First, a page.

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Trail Etiquette When Mud is Present

Excess rain negatively impacted trail conditions and access to parks across the country. Flooded, muddy, impassable trails lingered for nearly four months, creating an impatient, ridged mindset in our perceived need to get on the trails. MUD… multiple, long stretches of quaggy, slippery mud with or without standing water were present longer than normal. We expect mud in the spring, but not for four months.

by Lora Goerlich, Owner, Equestrian Trails and Facilities Consultant LLC

When mud is present it is absolutely your responsibility to stay off trails. Boast about it, set a high standard for trail use accountability. Why? To prevent trail widening which damages surrounding flora and fauna.

No matter how rugged you are while mountain biking, how tested you are as a hiker or how well trained your horse is, you (and your horse) will most certainly avoid trudging through the center of a mire. Feet, hooves and wheels almost always find a way around mud. Cyclists risk colliding with unseen debris hiding in dark mud and soiling their clothes with a racing stripe up their backside. Hikers risk ruining shoes or having them sucked off along with tripping, slipping and falling. Horses, don’t mind getting their feet wet, many have mud in their home paddock after rain, but they know their area, they know there is no risk there. A horse’s instinct is to avoid predators who may be lurking in murky areas, their life depends on it. Add to that inherent risks such as soft tissue, joint and bone damage from slipping on unstable footing and/or tripping and falling due to hidden obstacles such as exposed roots or downed limbs. Riders risk injury from a tripping, slipping or falling mount. Leaving behind a horseshoe(s) that gets pulled off by the sucky mud is also common.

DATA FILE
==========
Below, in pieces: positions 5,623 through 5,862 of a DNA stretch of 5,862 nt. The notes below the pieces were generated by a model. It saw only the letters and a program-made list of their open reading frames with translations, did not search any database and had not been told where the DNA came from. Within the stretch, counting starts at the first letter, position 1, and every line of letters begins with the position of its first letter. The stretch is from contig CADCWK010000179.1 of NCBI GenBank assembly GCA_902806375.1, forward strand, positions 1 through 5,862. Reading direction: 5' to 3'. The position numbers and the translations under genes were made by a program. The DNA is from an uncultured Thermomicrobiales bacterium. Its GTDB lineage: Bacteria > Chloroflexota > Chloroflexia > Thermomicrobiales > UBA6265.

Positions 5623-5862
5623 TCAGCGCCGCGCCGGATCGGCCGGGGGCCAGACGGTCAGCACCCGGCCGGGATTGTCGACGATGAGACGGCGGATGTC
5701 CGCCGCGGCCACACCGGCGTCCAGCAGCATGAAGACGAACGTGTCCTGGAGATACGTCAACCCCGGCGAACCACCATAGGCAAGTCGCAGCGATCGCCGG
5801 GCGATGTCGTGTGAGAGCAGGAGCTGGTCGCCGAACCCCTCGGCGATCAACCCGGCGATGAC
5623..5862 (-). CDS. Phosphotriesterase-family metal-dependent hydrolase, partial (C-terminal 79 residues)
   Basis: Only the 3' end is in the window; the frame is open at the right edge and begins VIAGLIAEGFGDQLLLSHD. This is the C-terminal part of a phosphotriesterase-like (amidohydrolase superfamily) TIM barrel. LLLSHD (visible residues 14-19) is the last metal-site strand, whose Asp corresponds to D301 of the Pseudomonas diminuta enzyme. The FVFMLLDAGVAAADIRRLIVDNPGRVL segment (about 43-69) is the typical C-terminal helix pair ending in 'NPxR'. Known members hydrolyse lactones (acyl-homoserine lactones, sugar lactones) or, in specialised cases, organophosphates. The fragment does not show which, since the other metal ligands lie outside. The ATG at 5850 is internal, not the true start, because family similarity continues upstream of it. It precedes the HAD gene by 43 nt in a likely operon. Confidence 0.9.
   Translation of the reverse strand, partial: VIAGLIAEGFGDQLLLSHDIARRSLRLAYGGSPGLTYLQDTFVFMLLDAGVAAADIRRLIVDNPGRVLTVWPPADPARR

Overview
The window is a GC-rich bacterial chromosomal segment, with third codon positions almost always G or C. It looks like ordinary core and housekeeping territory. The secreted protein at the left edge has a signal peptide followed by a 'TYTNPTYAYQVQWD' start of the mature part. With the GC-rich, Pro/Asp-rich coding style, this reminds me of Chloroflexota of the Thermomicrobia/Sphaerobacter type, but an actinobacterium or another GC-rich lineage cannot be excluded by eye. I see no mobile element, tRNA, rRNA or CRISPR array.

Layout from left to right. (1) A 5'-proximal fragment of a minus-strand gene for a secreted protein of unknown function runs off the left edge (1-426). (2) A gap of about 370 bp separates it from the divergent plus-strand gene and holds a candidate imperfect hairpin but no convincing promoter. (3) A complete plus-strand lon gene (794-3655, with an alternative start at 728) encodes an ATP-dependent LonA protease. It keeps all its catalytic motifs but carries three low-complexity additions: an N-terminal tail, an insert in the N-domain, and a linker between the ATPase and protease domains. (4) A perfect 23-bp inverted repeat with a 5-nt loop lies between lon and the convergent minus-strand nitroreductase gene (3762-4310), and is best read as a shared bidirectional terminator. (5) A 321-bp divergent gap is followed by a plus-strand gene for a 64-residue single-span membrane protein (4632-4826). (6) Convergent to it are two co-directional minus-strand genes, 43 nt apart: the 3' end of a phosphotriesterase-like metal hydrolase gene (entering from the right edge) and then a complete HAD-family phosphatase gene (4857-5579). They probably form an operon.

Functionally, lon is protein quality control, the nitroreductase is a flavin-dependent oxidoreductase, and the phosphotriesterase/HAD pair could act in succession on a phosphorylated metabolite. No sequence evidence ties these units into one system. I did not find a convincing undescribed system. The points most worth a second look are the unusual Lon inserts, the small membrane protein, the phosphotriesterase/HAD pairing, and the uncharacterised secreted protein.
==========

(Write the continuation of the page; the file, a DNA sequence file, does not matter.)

Ultimately, it is your obligation to modify your route, or not go at all if you know a trail is not solid enough for your planned activity. Poor choices can result in temporary, seasonal and permanent trail closures. But shouldn’t the park fix the trail? This article is about your responsibilities as a mindful trail user. It is not about trail maintenance. Make choices that keep trails open, create less work for park staff and protect flora and fauna. Inclusion, no matter the type, is a privilege.

Published August 2019

About the Author

Lora’s parks and recreation career spans thirty-two years; twenty-five years she served as a dedicated law-enforcement/maintenance ranger at Metroparks of Toledo. Add to that her formal schooling in two distinct areas – environmental studies/resource management and equestrian studies. Work, education and personal experience have woven together seamlessly to create a uniquely qualified, neutral horse trail expert/consultant and author with a profound knowledge and understanding of recreational equestrian needs; sustainable trail planning and maintenance in natural areas; law enforcement issues and strategies; community involvement; best practice horse keeping; equine behavior; customer service; volunteerism; natural resource management; mounted patrol operations and multi-use-trail conflict resolution.

In 2011 she began sharing her expertise at park conferences including: The National Parks and Recreation Congress, Ohio Parks and Recreation Conference, American Trails Symposium and The Park Ranger Institute.

Lora has been a trail rider and horse owner since 1986 and has ridden, started and re-schooled a variety of horses in various disciplines. Current trail mounts include a Tennessee Walker gelding and a Warmblood cross, gelding. You might also find her hiking, cycling, kayaking or camping with and without horses.

Contact: [email protected]

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